RH3 Media Hearing Book - June 20, 2005 St Louis, MO Page: 80 of 81
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Richard B. Myers, a four-star Air Force general and chairman of the Joint Chiefs of Staff, said the
service has small numbers of aircraft at many locations, so planners sought to change unit sizes
by making aircraft more accessible for missions, such as those in Iraq.
Mentioning the C-130, which Mitchell stands to lose, Myers said the Pentagon wants to position
enough transport planes in one location so military planners "don't have to go to five or six units
to find enough aircraft."
He and other top officials testified before the independent nine-member commission that is
charged with reviewing the Pentagon's massive blueprint for realigning and closing military
The blueprint, released last week, affects Mitchell this way:
* The 440th Airlift Wing would send its eight C-130H Hercules aircraft to units in Georgia and
Arkansas. The wing would move to North Carolina's Pope Air Force Base, which the Army's Fort
Bragg would absorb.
* The Air National Guard's 128th Refueling Wing at Mitchell, which has nine KC-135R
Stratotankers, would gain three from a unit in Mississippi.
According to Myers, all the Guard and Reserve units losing aircraft would retain missions, some
involving unmanned aircraft and some involving combat support.
Defense Secretary Donald H. Rumsfeld, who also testified, said the military has 318 major bases,
and that the Pentagon list calls for 33 to close and 29 to realign.
"Major" bases are those that would cost $100 million or more to rebuild.
Rumsfeld said the current round of realignments would mean $5.5 billion in recurring yearly
savings plus $48.5 billion over the next 20 years.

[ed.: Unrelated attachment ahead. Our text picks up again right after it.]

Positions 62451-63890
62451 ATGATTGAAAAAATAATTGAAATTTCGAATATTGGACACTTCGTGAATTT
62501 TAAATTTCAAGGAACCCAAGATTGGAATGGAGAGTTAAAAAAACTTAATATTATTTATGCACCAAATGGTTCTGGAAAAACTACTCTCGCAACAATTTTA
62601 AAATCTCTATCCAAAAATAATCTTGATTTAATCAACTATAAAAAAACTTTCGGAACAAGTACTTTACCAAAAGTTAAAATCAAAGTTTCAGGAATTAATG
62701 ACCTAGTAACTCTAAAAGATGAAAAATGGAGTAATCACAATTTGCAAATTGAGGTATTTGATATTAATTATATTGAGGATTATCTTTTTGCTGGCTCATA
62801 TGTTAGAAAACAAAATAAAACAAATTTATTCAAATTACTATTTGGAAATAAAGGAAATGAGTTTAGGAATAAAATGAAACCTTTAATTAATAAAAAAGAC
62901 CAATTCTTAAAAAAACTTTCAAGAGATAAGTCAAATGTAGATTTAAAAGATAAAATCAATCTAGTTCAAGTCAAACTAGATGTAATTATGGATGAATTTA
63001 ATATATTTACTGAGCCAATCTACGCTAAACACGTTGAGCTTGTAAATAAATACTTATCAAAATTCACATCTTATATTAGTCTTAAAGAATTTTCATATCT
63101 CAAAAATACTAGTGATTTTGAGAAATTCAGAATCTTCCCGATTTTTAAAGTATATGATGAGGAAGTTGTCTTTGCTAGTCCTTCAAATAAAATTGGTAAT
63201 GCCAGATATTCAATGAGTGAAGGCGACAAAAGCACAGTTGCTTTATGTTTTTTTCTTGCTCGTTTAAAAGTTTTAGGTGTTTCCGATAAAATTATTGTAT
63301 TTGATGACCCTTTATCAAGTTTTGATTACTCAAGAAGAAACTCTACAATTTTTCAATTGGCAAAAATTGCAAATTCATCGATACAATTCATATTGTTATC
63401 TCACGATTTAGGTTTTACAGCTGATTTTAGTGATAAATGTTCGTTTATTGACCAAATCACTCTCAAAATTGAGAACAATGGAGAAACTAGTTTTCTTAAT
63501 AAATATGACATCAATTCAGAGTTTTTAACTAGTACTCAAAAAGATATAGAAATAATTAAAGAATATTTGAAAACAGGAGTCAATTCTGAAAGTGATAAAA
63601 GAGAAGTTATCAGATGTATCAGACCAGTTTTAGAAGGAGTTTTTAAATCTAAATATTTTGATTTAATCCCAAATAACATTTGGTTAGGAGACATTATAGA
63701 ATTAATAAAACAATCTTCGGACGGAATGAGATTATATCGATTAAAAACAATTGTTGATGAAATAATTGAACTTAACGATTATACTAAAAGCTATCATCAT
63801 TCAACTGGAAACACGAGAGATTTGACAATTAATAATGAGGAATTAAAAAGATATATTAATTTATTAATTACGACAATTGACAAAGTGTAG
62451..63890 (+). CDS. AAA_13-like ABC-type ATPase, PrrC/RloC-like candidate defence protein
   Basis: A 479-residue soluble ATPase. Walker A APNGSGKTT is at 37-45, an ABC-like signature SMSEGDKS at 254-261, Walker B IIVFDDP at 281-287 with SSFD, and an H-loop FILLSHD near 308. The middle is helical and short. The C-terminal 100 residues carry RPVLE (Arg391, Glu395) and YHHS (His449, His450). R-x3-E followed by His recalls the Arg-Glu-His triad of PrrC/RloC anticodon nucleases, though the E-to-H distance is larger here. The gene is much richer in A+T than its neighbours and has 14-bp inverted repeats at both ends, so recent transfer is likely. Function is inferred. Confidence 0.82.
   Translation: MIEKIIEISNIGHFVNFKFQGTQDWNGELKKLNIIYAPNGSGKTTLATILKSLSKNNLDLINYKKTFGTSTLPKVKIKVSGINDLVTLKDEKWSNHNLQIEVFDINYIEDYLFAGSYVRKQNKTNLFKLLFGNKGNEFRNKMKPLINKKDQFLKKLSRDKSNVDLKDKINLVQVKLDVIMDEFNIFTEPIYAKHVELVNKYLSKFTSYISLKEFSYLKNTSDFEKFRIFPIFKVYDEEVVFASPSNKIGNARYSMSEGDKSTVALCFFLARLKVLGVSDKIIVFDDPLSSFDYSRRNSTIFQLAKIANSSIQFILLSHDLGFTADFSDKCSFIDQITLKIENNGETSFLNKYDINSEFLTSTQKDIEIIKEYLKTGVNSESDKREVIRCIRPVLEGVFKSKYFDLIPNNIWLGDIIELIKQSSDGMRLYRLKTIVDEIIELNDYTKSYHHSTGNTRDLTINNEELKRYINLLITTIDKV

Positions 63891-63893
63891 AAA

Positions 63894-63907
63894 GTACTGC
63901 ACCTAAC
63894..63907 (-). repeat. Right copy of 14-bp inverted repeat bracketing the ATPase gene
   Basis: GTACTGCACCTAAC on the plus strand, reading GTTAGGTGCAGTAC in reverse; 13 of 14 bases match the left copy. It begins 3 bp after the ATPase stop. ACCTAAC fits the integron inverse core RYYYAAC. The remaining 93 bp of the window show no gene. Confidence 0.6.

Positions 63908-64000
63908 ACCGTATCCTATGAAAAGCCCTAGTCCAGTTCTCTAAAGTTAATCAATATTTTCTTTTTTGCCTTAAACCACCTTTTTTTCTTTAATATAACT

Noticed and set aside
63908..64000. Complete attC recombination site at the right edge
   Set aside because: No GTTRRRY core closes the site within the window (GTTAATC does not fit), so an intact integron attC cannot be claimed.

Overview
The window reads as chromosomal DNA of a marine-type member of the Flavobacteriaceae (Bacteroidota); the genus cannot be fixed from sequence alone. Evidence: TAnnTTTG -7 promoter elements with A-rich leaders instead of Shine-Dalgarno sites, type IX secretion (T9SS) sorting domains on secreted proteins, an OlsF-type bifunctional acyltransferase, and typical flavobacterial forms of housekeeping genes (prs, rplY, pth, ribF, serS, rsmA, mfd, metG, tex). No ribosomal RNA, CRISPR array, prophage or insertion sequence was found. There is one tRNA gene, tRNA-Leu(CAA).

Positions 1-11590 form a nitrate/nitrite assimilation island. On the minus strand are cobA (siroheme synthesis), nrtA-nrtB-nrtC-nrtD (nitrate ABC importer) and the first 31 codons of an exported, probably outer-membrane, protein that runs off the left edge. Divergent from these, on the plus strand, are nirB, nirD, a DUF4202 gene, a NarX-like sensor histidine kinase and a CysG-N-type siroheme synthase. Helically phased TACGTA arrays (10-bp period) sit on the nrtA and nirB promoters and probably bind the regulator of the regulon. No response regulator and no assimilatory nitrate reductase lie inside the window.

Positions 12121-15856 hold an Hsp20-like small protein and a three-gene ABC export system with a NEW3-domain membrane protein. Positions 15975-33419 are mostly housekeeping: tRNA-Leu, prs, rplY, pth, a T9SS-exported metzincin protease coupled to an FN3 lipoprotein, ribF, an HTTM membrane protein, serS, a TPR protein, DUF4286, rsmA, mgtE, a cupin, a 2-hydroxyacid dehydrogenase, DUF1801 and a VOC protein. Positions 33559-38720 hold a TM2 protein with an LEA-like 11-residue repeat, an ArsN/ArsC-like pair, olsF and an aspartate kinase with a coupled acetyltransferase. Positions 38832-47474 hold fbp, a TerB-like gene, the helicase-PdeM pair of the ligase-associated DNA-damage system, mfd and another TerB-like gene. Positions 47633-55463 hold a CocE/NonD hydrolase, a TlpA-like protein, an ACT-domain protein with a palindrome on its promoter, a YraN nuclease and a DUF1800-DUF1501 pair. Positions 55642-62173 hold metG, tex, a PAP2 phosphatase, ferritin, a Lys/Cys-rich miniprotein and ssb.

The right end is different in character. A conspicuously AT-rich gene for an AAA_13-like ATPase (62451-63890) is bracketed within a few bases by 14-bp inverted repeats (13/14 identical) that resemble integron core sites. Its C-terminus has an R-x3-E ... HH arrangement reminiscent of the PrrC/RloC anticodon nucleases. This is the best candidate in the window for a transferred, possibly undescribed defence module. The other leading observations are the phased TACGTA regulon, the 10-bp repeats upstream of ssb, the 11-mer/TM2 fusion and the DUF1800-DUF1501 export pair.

Still, there are costs inherent in the reorganization, including aid from the Pentagon and the
Commerce and Labor departments, which Rumsfeld said would be made available to affected
military personnel and communities.
Rumsfeld said the Pentagon's analysis leading to the reorganization was an exhaustive 2V2-year
undertaking involving 25 million pieces of data and 1,000 scenarios.
He made no changes to the blueprint, although he had the right to do so.
More light might be shed today on the fortunes of Air National Guard and Air Force Reserve
units when commissioners hear from Michael L. Dominguez, acting secretary of the Air Force,
and Gen. John P. Jumper, its chief of staff.
Meanwhile, a Pentagon official clarified how the changes at Mitchell would affect personnel.
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United States. Defense Base Closure and Realignment Commission. RH3 Media Hearing Book - June 20, 2005 St Louis, MO, legal document, November 4, 2005; (https://digital.library.unt.edu/ark:/67531/metadc24404/m1/80/: accessed May 27, 2019), University of North Texas Libraries, Digital Library, https://digital.library.unt.edu; crediting UNT Libraries Government Documents Department.